Police officers stand outside the U.S. Capitol on Thursday.
(Kent Nishimura / Los Angeles Times)
Civic Life

Biden pledges to defend democracy on Jan. 6 anniversary

President Joe Biden challenged the nation to reject political violence on the anniversary of the Jan. 6 attack on the U.S. Capitol by supporters of former President Donald Trump.

Speaking from inside the U.S. Capitol on the anniversary of the Jan. 6 attack, President Joe Biden challenged the nation Thursday to reject political violence and rededicate itself to the defense of democracy at a time when lies about the last election have become ingrained in American society.

“You can’t love your country only when you win,” he said. “You can’t obey the law only when it’s convenient. You can’t be patriotic when you embrace and enable lies.”

The speech included Biden’s sharpest and most extended denunciation of former President Donald Trump since taking office last year, criticizing him for “doing nothing for hours” as rioters stormed the Capitol in an attempt to prevent certification of the 2020 election.

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“He values power over principle,” Biden said. “Because he sees his own interest as more important than his country’s interest, than America’s interest. And because his bruised ego matters more to him than our democracy or our Constitution.”

He ticked off a list of “big lies” that have been told about the last election, including false claims of voter fraud and efforts to portray the rioters as peaceful.

“This isn’t about being bogged down in the past,” he said. “This is about making sure the past isn’t buried.”

As many Republicans continue to embrace or ignore Trump’s lies about the election being stolen, Biden said he “will not shrink” from the fight over the country’s future.

“I will stand in this breach,” he said. “I will defend this nation. And I will allow no one to place a dagger at the throat of democracy. We will make sure the will of the people is heard.”

Vice President Kamala Harris, who spoke before Biden, said “certain dates echo throughout history,” placing Jan. 6 in the same tragic lineage as the Sept. 11, 2001, terrorist attacks and the Dec. 7, 1941, bombing of Pearl Harbor that started World War II.

She described the rioters as “extremists” who assaulted “the institutions, the values, the ideals that generations of Americans have marched, picketed and shed blood to establish and defend.”

“If we are not vigilant, if we do not defend it, democracy will simply not stand,” she warned. “It will falter, and fail.”

Biden and Harris spoke from a glossy black circular platform in the center of Statuary Hall, which is ringed by sculptures of distinguished Americans. The chamber was one of the areas of the Capitol that was occupied by rioters a year ago.

The building won’t be as busy as a typical day because Congress has no votes scheduled, and many lawmakers are not expected to be in Washington.

Some Democrats have decided to be in town, arguing it was important to have a presence on Capitol Hill and commemorate the day. Three historians, including the librarian of Congress, will hold a moderated discussion about Jan. 6.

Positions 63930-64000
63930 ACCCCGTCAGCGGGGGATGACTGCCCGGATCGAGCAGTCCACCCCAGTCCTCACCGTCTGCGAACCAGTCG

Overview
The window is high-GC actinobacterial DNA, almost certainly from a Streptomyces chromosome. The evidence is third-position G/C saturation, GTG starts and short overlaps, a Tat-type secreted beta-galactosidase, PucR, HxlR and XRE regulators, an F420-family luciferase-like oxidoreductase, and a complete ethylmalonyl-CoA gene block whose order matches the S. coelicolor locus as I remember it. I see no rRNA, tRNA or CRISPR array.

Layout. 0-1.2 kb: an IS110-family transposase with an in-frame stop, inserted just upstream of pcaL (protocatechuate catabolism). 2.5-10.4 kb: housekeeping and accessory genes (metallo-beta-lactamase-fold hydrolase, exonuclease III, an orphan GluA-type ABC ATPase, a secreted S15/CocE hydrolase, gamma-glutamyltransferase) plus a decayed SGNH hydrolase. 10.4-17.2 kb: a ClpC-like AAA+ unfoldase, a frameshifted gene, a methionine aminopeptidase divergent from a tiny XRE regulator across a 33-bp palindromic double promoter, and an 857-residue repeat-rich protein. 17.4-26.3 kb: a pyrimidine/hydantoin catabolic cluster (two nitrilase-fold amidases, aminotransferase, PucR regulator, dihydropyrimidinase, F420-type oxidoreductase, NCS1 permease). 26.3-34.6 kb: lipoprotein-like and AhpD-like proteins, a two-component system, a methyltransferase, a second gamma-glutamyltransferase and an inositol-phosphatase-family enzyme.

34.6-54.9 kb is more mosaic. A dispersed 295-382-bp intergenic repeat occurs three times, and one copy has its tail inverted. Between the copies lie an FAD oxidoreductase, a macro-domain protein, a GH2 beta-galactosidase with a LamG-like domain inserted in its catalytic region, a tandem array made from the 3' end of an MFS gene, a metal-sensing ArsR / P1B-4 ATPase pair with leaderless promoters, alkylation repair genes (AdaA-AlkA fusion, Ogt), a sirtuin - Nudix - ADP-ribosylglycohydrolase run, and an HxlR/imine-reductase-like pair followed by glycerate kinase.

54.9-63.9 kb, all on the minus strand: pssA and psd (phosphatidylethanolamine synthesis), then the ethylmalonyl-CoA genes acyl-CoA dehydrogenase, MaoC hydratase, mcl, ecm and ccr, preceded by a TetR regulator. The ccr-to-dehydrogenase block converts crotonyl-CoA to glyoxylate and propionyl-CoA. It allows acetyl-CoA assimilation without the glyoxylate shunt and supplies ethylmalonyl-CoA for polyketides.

Shortly afterward, Democratic lawmakers will provide testimonials. They will be led by Rep. Jason Crow (D-Colo.), who was one of the lawmakers trapped in the House gallery that day and was in a widely circulated photo comforting another lawmaker as rioters ransacked the building .

At dusk, a prayer vigil will be held at the center steps of the Capitol, led by Speaker Nancy Pelosi (D-San Francisco) and Senate Majority Leader Charles E. Schumer (D-N.Y.).

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Republicans are not expected to have a sizable presence. Some, including Minority Leader Mitch McConnell (R-Ky.), are expected to be out of town for the funeral of former Sen. Johnny Isakson. And the party has often tried to downplay the violence on Jan. 6.

Republican Reps. Marjorie Taylor Greene of Georgia and Matt Gaetz of Florida, both of whom are close allies of Trump and have backed his false narrative that the election was stolen, plan to hold a “Republican response to expose the truth about the Jan. 6, 2021, protests.”

McConnell, who in February said Trump was “practically and morally responsible for provoking the events of the day,” did not mention the former president in a statement on the anniversary. He called Jan. 6, 2021, “a dark day for Congress and the country” and admonished the “criminals who brutalized police officers and used force to try to stop Congress from doing its job.”

The minority leader also castigated Democrats, who have argued that Trump’s attempt to overturn the election bolsters the need to enact voting rights reforms by carving out an exception to the filibuster, a Senate rule that generally requires 60 votes to pass legislation. The Senate is evenly divided, and Democrats stand little chance of enacting such legislation without jettisoning the filibuster in such circumstances.

“It is especially jaw-dropping to hear some Senate Democrats invoke the mob’s attempt to disrupt our country’s norms, rules and institutions as a justification to discard our norms, rules and institutions themselves,” he said.

Trump had planned to hold a news conference at Mar-a-Lago, his Florida resort, but canceled it earlier this week. He falsely described the last presidential election as “the Crime of the Century” and promised to “discuss many of those important topics” at his next rally in Arizona on Jan. 15.

Shortly after Biden finished speaking, Trump issued a statement repeating his lies about the election having been stolen from him. “This political theater is all just a distraction for the fact Biden has completely and totally failed,” he said.

This story originally appeared in Los Angeles Times.